The Casino-Chip Society
Why learning to see the layers of money will reveal the politics of 'cashless society', and much more
Many people believe that their national currency is a single currency, but that it appears in different forms. A person comparing a dollar bill with a dollar bank account balance may believe those are just different versions of the same thing, like comparing an acoustic guitar with an electric one, or a physical train ticket with a digital one. The same thing in a different form.
If you’re one of these people, you may be suffering from the dreaded OTOMI - the One-Type-Of-Money-Illusion - and it could be preventing you from understanding many crucial topics in monetary politics. For example, it could block your ability to understand the politics of cashless society (covered in my book Cloudmoney), because it may lead you to believe that digital money is just an ‘update’ to cash: the same thing in a more modern form.
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It has many other consequences. It could lead you to misrepresent, or misunderstand, ‘fractional reserve banking’. Many people suffering from the OTOMI believe that the state is the creator of money, so when told something like ‘banks create money’, they get flustered as their brain tries to process how one type of money is created by two different players, which can lead them to all kinds of conspiracy theories about banking. It is in fact true that banks do create money, but it’s very easy to misinterpret what this means if you’re carrying the OTOMI.
If you’re suffering from this affliction, take comfort in that you are not alone, and in the fact that it can be cured through a simple metaphor. Let’s visit the casino.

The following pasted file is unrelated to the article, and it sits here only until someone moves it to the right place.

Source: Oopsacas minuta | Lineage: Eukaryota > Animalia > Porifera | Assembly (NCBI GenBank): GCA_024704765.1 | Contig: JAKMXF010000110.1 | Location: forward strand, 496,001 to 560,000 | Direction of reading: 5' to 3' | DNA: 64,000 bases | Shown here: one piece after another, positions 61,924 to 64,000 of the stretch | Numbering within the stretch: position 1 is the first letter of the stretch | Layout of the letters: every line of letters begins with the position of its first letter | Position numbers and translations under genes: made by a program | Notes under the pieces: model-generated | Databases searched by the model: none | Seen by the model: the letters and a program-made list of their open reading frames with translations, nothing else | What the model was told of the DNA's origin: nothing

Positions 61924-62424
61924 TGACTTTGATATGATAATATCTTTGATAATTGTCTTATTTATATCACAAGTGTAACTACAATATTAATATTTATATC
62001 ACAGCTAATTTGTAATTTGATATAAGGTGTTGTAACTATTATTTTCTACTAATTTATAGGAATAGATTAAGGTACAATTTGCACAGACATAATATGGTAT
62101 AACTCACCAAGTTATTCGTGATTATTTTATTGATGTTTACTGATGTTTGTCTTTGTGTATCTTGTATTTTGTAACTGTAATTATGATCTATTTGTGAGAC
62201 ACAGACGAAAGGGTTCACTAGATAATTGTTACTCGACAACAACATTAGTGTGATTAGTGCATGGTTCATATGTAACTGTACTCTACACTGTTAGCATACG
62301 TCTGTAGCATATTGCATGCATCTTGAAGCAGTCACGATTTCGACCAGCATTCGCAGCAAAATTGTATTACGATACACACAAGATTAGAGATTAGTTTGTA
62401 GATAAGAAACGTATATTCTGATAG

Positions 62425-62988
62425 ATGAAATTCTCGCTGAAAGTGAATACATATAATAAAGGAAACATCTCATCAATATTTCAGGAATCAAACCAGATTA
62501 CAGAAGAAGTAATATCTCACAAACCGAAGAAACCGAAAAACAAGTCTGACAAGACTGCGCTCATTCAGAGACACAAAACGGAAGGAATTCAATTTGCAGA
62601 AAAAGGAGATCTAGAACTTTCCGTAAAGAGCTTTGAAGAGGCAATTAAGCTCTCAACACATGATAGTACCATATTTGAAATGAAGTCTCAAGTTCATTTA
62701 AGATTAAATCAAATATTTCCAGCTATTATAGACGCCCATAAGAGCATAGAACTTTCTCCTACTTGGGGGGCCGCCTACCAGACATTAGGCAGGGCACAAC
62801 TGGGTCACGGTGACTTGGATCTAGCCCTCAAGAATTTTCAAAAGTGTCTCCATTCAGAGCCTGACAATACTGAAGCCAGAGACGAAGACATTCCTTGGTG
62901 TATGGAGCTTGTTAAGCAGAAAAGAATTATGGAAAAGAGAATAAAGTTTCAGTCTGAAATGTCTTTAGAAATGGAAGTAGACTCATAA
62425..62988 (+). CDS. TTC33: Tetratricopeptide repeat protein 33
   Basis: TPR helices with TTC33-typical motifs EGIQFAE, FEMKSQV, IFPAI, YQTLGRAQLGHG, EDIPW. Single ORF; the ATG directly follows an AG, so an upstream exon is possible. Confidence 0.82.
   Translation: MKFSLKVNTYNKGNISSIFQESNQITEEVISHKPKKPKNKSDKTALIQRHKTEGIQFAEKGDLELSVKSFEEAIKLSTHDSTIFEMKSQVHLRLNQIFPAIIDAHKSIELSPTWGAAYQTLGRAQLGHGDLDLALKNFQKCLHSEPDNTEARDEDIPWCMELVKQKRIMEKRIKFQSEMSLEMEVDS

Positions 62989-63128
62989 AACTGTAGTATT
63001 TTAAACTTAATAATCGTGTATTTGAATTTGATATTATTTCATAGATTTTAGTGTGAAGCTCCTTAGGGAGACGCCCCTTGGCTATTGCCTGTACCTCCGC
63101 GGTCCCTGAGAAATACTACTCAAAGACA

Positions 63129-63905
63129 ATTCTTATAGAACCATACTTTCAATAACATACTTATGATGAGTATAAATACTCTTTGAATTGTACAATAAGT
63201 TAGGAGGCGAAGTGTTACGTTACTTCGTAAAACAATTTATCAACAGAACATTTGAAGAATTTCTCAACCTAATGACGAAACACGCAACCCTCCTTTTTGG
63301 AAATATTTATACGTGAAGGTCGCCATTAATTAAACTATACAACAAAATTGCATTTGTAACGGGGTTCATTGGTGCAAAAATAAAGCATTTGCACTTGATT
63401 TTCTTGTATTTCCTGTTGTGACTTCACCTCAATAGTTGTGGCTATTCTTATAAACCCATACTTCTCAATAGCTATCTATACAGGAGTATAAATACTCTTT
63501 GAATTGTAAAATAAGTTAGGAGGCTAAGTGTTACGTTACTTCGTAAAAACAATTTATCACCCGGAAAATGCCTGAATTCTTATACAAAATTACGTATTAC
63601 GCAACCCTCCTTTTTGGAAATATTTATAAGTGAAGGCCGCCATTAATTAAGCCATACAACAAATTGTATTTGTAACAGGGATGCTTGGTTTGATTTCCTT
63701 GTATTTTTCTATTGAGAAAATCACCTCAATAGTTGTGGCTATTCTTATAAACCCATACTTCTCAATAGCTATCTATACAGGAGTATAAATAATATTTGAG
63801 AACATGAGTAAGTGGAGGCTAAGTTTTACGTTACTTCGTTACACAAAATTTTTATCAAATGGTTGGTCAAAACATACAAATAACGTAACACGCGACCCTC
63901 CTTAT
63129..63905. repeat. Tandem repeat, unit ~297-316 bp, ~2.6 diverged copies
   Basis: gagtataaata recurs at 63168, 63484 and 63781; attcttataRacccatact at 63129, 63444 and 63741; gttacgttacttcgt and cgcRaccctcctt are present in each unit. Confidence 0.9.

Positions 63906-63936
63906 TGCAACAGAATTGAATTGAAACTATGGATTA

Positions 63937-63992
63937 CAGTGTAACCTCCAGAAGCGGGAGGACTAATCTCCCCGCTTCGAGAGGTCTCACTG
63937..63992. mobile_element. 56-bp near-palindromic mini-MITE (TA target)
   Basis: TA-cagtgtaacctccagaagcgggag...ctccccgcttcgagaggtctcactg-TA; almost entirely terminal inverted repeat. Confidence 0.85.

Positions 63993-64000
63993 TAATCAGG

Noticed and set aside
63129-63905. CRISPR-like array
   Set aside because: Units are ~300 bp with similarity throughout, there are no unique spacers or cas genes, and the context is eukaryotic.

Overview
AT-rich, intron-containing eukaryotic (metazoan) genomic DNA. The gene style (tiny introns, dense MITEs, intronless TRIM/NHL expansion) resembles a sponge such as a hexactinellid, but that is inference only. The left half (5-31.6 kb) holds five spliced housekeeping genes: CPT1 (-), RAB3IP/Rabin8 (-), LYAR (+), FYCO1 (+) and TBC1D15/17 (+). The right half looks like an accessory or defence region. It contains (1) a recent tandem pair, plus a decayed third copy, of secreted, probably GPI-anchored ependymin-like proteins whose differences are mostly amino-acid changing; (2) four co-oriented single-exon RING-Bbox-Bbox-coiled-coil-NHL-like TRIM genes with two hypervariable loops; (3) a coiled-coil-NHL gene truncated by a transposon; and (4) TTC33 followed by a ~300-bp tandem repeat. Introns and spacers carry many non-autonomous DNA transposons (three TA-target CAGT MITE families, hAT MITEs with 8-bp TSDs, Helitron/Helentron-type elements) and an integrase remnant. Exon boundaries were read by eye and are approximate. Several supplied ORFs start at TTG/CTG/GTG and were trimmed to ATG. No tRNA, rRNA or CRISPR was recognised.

Note to readers: I’ve paused the paid version of this newsletter in 2022 due to the launch of my book, but it will be coming back online next year. Please do message me here if you’d like to be put on the waiting list.
Cash vs. Casino chips
Picture yourself walking into a casino with $100 in cash. You hand it over to the cashier, who puts it into a till and counts out a number of casino chips for you. Imagine them pushing those chips outwards across the counter, issuing them to you.
There are now two classes of thing here:
State-issued cash behind the counter, now owned by the casino
Casino-issued chips in your hand, now owned by you
It’s important to stress that you no longer own the cash. You own the chips, which are privately-issued legal promises - IOUs - that can be redeemed back for cash. If the casino tried to confiscate your chips without giving you any cash back, they would be stealing from you, and, similarly, if you tried to keep hold of your chips while grabbing cash back, you’d be stealing from them. It’s like that phrase “you can’t have your cake and eat it too”: you can’t simultaneously demand to own the cash, and the IOU that promises you cash. It’s one or the other.
This is confirmed by the fact that if you lose all your chips to another punter at the blackjack table, you can’t go back to the cashier to demand anything. The winner of the chips, by contrast, has increased their ability to demand cash back.
The punters know the relationship between the cash and the chips, and also find it very easy to make a distinction between them: The casino has the former. The punters have the latter. The former look like dollar bills. The latter look like coloured plastic disks. The former gets called ‘money’. The latter gets called ‘chips’. The first is a kind of ‘layer one’ base system, while the second is a ‘layer 2’ system. Two different classes, but linked together.
Digital Casino Chips
Let’s now imagine that the casino decided to digitize its operations. Rather than pushing physical chips to you across the counter when you give them cash, the cashier simply opens a database on the casino computer and credits an account under your name with digital chips. Perhaps you download an app where you can see that balance, or perhaps they give you a physical device, like a wearable wristband that you touch upon a terminal when you wish to lay down digital chips on a table. There are different ways to technically implement such a system, but the digital chip is a Layer 2 IOU just like a physical casino chip would be, and whoever has these at the end of the night can take them back to the cashier to redeem for Layer 1 cash.